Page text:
Nick Sirianni

Q. Last season you guys had Jim Bob Cooter help out with the short week game preparation. Who’s taking the helm this season? When did that process start? And how tough is it to have a game plan for the second opponent on a short week? (Chris Franklin)

NICK SIRIANNI: We had a unique situation this year where we had our bye week not too long ago, that’s pretty unique. We were able to get a lot of that work done during the bye week.

Obviously, we are doing things a little bit differently this year as far as how we’re going about our process this week, so it was a group effort by everybody because we had a little bit of extra time. So, everybody was able to still do all their parts of the research for this week.

Q. I heard you mention in your post-game speech to the team that playing on a short week is an advantage for the team that thinks it’s an advantage. Do you feel like it’s an advantage for you or is that something you have to talk yourself into? (Dave Zangaro)

NICK SIRIANNI: No, I think the way we go about our process, it is an advantage for us. The way we walk-through, the way we meet. We talk about these things all the time, of how important it is. That not only does your intensity at practice need to be extremely high and detailed, but it needs to be that way in the walk-through, too.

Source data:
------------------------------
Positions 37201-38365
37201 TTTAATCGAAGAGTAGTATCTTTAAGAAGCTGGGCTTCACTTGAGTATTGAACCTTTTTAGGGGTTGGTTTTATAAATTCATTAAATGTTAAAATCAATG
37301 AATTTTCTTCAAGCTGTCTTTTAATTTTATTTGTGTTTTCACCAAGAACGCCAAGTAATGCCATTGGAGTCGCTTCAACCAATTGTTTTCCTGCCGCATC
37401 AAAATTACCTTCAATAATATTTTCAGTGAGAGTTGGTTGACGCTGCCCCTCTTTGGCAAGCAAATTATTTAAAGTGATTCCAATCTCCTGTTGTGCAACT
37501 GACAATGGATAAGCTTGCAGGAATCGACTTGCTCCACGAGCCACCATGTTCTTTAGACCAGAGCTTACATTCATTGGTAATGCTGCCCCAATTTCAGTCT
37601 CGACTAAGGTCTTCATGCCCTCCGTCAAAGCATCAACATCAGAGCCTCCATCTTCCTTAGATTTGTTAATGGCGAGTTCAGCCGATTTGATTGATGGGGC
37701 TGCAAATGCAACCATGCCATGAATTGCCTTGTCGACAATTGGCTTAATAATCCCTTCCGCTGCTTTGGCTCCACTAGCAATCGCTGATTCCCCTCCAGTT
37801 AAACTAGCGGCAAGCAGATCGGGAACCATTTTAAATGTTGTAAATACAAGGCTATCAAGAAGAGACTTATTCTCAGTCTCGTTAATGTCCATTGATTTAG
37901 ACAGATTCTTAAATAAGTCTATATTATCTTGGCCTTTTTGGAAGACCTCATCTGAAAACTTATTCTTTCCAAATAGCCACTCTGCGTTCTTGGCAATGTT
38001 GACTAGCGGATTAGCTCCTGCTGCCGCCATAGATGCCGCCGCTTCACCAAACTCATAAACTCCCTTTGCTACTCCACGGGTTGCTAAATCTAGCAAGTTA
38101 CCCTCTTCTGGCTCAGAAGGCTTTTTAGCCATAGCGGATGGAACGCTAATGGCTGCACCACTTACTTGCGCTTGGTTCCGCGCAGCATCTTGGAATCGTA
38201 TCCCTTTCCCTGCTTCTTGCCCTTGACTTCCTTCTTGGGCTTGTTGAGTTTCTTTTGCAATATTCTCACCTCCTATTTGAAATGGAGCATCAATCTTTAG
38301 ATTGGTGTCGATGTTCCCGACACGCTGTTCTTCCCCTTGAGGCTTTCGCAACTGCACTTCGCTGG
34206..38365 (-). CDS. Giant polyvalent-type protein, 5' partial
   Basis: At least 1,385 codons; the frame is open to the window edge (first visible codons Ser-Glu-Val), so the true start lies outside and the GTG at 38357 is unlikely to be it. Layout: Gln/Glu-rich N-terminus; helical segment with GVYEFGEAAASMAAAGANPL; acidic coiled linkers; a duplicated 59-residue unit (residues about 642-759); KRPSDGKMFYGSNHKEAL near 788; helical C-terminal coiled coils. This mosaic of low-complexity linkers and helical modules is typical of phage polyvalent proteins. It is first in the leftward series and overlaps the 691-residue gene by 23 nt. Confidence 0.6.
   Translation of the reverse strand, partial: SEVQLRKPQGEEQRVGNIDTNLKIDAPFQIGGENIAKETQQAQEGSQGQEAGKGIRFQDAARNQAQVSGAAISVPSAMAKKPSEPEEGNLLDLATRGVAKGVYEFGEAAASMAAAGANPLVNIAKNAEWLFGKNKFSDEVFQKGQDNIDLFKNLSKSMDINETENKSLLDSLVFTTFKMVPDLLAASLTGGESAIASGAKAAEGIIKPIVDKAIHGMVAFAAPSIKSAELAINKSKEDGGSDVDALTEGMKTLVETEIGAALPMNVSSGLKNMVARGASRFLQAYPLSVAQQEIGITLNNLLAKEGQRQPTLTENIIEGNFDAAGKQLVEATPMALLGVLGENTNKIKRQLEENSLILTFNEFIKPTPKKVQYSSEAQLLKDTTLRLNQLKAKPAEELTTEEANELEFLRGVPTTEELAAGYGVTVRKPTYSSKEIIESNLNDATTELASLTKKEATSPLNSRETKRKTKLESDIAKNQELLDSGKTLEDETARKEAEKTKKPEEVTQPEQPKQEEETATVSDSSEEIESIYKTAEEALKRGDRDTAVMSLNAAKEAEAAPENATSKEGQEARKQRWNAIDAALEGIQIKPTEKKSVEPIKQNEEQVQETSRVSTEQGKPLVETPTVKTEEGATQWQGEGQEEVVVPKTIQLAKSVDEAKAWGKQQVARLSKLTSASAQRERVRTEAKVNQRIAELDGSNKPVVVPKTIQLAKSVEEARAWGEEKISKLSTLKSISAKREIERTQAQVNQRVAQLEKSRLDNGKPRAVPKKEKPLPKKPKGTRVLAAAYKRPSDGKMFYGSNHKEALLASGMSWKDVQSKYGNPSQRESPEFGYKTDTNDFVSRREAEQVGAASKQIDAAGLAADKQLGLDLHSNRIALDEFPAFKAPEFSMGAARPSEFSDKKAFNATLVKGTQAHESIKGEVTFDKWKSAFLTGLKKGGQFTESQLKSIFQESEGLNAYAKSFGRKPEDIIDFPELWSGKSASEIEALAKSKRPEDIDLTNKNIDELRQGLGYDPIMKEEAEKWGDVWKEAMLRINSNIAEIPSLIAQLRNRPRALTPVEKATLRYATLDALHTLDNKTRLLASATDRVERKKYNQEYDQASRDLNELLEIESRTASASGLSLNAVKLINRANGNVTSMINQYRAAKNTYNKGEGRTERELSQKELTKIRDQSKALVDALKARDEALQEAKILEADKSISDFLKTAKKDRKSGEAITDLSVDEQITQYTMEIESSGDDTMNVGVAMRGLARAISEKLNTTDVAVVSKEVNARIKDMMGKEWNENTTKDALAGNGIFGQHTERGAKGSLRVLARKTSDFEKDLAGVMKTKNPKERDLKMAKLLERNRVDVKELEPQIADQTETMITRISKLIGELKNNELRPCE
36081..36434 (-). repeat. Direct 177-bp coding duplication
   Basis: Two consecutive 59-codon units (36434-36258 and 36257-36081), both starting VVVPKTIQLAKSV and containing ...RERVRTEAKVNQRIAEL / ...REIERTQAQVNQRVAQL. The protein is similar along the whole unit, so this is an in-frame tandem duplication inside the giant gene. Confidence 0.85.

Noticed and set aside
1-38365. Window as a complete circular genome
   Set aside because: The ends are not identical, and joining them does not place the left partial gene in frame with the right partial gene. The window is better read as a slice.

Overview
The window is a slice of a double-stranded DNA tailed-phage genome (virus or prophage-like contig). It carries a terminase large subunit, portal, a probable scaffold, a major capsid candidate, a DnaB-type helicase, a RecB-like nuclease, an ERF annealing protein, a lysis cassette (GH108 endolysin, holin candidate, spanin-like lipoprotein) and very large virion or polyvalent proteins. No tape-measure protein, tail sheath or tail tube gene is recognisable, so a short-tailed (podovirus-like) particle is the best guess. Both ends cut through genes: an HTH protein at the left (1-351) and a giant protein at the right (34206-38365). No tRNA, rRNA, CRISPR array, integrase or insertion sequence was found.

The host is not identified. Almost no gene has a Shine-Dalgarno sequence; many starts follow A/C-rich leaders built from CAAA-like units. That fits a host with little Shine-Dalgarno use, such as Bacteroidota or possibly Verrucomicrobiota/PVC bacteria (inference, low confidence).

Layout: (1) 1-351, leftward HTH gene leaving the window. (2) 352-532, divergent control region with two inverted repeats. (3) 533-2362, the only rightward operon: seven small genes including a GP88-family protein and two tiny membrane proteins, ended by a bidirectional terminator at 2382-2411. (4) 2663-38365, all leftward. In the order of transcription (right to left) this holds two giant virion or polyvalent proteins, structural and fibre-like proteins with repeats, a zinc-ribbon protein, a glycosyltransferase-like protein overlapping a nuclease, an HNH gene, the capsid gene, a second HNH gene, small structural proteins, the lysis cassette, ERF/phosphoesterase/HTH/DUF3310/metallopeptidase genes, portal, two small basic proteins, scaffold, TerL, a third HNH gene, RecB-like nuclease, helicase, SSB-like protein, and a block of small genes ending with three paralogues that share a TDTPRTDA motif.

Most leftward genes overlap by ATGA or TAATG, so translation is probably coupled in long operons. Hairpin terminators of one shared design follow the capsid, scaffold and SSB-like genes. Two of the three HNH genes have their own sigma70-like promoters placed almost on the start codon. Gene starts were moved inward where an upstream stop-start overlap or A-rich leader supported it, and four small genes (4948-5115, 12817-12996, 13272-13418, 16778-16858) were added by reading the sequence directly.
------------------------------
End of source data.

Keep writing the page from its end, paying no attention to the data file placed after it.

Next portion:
That’s why we say, you’re full speed to the snap in walk-through, so your mind is working as if you’re playing the entire game; your body is just not.

Then in the meetings, it’s high, high, high detail. And that always starts with the coaches. I always say, we can’t have mistakes on things. We have to know the answers, what we’re going to do against this play versus this look, this play versus this look. All the different looks that we could possibly give them, have an answer for them.

But then that also goes to the players as well. When you coach a guy like [C] Jason Kelce, he’s such an intelligent football player. His mind will be working to say, ‘Well what if this happens and what if this happens.’